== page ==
Never Have I Ever : Uncovering Promiscuity

We sat in a circle of 200 college women and played “Never Have I Ever”.

It was our sorority pledge retreat back in college. I was naïve and didn’t have much to stand up for (other than the 14 times I’d been pulled over for speeding—ahem) but was never one to judge others for choices that I was sure I would have made had I not known Jesus.

Never have I ever lied and told a guy I was a virgin!

Never have I ever only had sex drunk!

Never have I ever hooked up with two guys in one night!

Never have I ever had sex with a married man!

Laughter. Cheering.

I was shocked. Uncomfortable. It was the first time I really saw the “group think” mentality played out, as I was sure there were others who didn’t find the sexual stories all that hilarious. But that wasn’t the part of the evening that I think about to this day.

After we had exhausted the “Never Have I Ever” game, we started with stories. The leaders instructed us to share something personal—“an experience that shaped who you are today”.

Women shared of father’s leaving. Devastating eating disorders. Loved ones dying.  And many, many stories of sexual abuse. My sisters were abused by family members. Raped by coaches. Assaulted by classmates. The women who had the “best” promiscuous stories to tell, were the often the ones dealing with horrific nightmares of sexual abuse.

It became clear why Emily* slept with a married man, and why Vanessa* chose to only have sex while intoxicated, and why Finley* had slept with 16 people in the last year. They bought into the lie that their bodies were worth nothing. The stories that brought cheering & laughter, now beckoned sorrow from each of us sitting on the wooden cabin floor. That weekend had such an incredible impact on me, when I hear degrading names I shudder—imagining the tragic accounts I heard 8 years ago in that cabin.

Consider Jesus. A woman caught in adultery is brought before him by a group of check-the-box religious leaders. Men. They asked Jesus how they should punish her—because law required she be stoned to death.

Jesus doesn’t respond and instead starts writing in the sand. They continue to pester Him with questions. He then stands and says, “Let any one of you who is without sin be the first to throw a stone at her.” One by one, the religious leaders leave and Jesus and the woman are left alone. (Scholars believe Jesus was writing out the sins they were guilty of!)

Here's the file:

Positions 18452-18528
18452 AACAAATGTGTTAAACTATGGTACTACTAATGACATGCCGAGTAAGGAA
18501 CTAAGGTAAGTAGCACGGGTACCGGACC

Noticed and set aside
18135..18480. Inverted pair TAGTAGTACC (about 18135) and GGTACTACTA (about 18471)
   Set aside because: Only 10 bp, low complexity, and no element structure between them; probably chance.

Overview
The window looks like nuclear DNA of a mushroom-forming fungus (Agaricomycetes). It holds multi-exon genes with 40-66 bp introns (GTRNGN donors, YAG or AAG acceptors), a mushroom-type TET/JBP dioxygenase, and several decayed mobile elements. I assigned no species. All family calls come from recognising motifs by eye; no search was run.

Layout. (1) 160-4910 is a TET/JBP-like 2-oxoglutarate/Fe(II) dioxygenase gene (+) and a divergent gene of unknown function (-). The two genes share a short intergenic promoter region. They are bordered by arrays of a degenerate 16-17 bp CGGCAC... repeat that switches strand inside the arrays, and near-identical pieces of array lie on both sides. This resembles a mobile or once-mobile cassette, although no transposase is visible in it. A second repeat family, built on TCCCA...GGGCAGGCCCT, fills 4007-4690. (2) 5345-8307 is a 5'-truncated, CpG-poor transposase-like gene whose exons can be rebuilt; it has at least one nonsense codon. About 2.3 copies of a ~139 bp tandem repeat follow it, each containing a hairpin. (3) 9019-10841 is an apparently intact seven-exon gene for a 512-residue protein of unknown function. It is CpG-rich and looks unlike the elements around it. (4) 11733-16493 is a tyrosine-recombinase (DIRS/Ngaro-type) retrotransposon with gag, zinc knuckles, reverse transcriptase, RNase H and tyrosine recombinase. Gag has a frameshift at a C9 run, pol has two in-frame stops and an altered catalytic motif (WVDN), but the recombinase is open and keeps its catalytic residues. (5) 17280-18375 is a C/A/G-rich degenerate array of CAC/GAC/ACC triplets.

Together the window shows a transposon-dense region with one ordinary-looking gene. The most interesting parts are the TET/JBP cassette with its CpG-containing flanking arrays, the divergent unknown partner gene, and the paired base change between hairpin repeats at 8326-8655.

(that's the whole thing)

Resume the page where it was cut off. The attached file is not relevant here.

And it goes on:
“Has no one condemned you?” He asks.

 “No one, Lord.”

 And Jesus said to her, “Neither do I condemn you; go and leave your life of sin.”

IF YOU ARE A CHRISTIAN, STOP JUDGING AND ADDING SHAME TO THOSE WHO GIVE THEIR BODIES AWAY FREELY. Calling women {or men} degrading names only furthers the issue & takes away from the Gospel.

For all the men: God has given you strength to protect, and I pray you use your strength for good.

If you are someone who prides yourself on purity, thank God for helping you on this path. Seek to reach out to the prostitutes, the adulterers, those that live as if their bodies are worth nothing—offering life & hope, not further condemnation.

Finally, if you are the promiscuous women, I pray you see your worth. You are welcome into the family of God and do not allow anyone tell you otherwise. Jesus paid the highest price for you & your body-His LIFE. He weeps over any abuse you have experienced.

The choices you’ve made after the abuse are yours. Now, Jesus asks you to stop living as if your body is just an object to use. You are called to leave your life of sin and pursue a life of joy. Will you believe Him? Will you allow Jesus to call you Daughter?

This post was difficult for me to write. What is your typical response when you hear stories of “sexual conquest”? Have you been called a ‘slut’ or worse before? Tell us about it. Do you know someone who needs to read this? Will you share it with them?